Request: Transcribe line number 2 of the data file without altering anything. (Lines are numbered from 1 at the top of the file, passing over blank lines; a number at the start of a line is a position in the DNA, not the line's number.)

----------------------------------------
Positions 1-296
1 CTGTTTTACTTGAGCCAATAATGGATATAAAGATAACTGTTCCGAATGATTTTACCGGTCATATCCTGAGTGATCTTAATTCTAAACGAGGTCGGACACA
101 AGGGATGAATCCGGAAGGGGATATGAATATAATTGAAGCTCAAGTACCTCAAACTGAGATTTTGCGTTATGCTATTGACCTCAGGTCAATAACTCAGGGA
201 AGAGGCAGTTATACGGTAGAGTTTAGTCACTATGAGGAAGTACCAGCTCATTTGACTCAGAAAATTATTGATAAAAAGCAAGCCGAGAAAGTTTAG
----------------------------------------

1 CTGTTTTACTTGAGCCAATAATGGATATAAAGATAACTGTTCCGAATGATTTTACCGGTCATATCCTGAGTGATCTTAATTCTAAACGAGGTCGGACACA